Ald. Tom Tunney (44th) on Wednesday proposed extending the life of the open-air plaza adjacent to Wrigley Field and said he’s willing to relax the hard-fought rules to allow the sale of hard liquor on the plaza and, possibly, extend the hours beyond an hour after games end.
Mayor Lori Lightfoot said she hopes to broker a compromise that would loosen the reins just a bit and give the Cubs more freedom to use the plaza renamed “Gallagher Way” after a lucrative team sponsorship deal.
“I’ve actually been out on that plaza on game day and people seem to enjoy themselves without any untoward consequences. So, it’s certainly my hope that this thing that is certainly a benefit to the community is something that is continued,” Lightfoot told reporters after Wednesday’s City Council meeting.
The mayor said she looks forward to the next round of negotiations on plaza rules between Tunney and the billionaire family that owns the Cubs.
“My hope is that he and the Ricketts — and I will be actively involved in those discussions — are able to reach a compromise. … Life is about compromises,” she said.
Hard-fought rules governing plaza operations were put in place as a three-year experiment expiring Nov. 30.
On Wednesday, Tunney introduced an ordinance to extend those rules until March 29, giving him time to negotiate new rules going forward that, at the very least, will open the door to the sale of hard liquor as well as beer and wine.
“Instead of just beer, distilled [liquor]. They want Jim Beam. They have corporate sponsors. That’s fine. We’re gonna relax it a little bit,” he said.
“What’s the difference? We’re gonna have cannabis coming soon, too. Someone in our neighborhood says it’s better than the drunks on the streets sometimes. But, they’re all our visitors and residents.”
Tunney wants to “keep the ordinance pretty much intact” for years to come. But, he could be “a little bit flexible” on operating hours.
“Let’s put it this way: The Cubs do not want restrictions on anything. You deal with that, then you try to do what’s best for the community,” the alderman said.
“We’re still considering post-game-day, after-hours. I’m working with the chamber and other groups to see whether or not they would extend it longer than an hour after the game. … I could be a little bit flexible.”
Tunney drew the line on additional concerts on the plaza, arguing the real problem is “amplified sound” and Wrigleyville residents already have their hands and ears full with “100 activities inside the ballpark.”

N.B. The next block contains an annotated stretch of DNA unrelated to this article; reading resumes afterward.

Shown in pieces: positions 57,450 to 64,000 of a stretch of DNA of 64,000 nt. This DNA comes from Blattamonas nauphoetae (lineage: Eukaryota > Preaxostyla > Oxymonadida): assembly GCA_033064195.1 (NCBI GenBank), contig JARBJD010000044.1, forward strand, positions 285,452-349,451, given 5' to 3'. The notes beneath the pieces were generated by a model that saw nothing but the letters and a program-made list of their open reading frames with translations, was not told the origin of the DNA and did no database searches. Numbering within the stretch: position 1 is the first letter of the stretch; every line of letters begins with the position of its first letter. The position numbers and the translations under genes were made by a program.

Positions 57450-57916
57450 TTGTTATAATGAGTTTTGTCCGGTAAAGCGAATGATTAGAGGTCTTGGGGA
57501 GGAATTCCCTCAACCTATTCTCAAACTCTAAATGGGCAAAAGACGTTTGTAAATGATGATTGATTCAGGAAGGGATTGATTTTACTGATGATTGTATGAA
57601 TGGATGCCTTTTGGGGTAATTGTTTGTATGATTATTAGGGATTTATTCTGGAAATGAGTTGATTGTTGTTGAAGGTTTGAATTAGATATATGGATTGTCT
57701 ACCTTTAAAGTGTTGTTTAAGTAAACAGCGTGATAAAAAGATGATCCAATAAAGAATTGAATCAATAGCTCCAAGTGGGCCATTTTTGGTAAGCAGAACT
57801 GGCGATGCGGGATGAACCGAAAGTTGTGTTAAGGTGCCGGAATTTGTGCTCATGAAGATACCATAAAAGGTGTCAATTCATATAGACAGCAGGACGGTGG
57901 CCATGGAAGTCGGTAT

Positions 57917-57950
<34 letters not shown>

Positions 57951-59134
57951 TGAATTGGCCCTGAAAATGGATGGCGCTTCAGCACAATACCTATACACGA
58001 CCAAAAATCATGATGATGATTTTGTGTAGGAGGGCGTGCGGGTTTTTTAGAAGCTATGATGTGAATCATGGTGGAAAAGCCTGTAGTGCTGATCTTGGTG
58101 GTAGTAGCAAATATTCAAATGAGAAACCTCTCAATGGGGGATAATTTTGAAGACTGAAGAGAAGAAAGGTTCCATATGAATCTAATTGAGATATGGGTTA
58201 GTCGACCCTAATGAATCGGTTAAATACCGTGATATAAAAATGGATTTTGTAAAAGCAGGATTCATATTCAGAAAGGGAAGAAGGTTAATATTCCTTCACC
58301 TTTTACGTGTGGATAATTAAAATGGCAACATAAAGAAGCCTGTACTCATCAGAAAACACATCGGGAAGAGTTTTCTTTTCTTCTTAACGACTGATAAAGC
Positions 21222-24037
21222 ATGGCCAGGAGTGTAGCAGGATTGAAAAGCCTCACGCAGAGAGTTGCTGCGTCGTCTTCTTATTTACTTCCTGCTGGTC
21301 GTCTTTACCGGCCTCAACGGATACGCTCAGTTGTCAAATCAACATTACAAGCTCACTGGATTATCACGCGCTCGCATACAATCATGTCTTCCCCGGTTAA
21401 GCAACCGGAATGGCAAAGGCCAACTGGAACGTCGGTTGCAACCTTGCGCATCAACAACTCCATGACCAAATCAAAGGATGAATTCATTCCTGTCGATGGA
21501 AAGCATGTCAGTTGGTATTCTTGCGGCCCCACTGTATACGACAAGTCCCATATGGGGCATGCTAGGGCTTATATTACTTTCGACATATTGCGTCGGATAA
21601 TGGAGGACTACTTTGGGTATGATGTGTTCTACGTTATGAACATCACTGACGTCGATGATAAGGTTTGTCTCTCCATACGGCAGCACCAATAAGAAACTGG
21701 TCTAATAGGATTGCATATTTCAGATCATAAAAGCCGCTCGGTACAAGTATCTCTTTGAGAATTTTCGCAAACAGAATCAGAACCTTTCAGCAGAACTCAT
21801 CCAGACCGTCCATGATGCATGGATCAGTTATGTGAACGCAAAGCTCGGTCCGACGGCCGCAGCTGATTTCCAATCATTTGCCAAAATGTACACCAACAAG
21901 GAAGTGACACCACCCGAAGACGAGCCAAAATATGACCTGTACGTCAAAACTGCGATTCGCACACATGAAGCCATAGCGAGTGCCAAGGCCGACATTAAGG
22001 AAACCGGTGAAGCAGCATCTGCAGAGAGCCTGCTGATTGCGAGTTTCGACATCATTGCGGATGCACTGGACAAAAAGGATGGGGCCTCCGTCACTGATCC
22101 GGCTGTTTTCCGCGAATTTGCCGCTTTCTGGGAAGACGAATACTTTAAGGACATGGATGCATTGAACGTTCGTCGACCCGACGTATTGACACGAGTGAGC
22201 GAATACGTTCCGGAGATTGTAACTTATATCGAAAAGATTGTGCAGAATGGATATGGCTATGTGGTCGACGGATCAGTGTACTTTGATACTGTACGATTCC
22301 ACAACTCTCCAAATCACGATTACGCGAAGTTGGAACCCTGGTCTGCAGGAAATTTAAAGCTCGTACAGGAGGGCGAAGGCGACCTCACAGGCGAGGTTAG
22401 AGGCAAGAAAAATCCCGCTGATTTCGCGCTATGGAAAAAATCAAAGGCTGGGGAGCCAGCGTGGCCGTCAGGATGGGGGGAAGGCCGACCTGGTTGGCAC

The alderman also put his foot down about expanding the universe of fans granted admission to the plaza beyond those with game-day tickets.
“Some of the requests — non-ticketed people on the plaza — ain’t happening from a public safety point of view, first and foremost,” he said.
“Police are like, ‘We’ve got enough problems dealing with the 41,000 that are there at the stadium alone.’ The whole idea is to get these people in and out and also to patronize some of the other businesses, including their businesses. I want them dispersed. We need to get the police back hovering the entire neighborhood.”
Cubs spokesman Julian Green argued the open-air plaza has “surpassed even the alderman’s expectations” by bringing “year-round, family-friendly entertainment” to Wrigleyville.
”We have demonstrated we are great stewards of this asset and look forward to working with the Mayor and Alderman Tunney on an agreement which will allow us to attract first-rate events and activities,” Green was quoted as saying in a statement.
If the second round of plaza negotiations is anything like the first, it could be a donnybrook, especially considering historic tensions between Tunney and the Cubs ownership that tried to defeat him.
Three years ago, the Cubs won the limited right to sell beer and wine on the plaza — but in a way that, team officials claimed, tied the hands of the Ricketts family into a pretzel.
The rules gave Tunney many of the safeguards he wanted to prevent the plaza from turning into what Wrigleyville residents had called the “Midwest’s largest beer garden.”
Liquor sales were limited to beer and wine; sales begin two hours before the game and ending one hour after. Those drinks could only be sold during “stadium events” such as games and concerts, and at up to 12 other special events per year, each requiring its own special permit.
The Cubs called it a “bizarre set of parameters” that prevented the team from “operating the plaza as an asset that’s accessible to the entire community.”
“On game-days, it forces [the Ricketts family] to build a wall to keep out non-ticket holders, including Chicago residents and tourists who want to enjoy the game-day experience around Wrigley Field,” the team said then.
“It limits the number of events and jeopardizes watch parties during the playoffs which are commonplace at stadiums across the country. Finally, it raises legal questions as to whether it violates a 2013 agreement with the City regulating concerts at Wrigley Field.”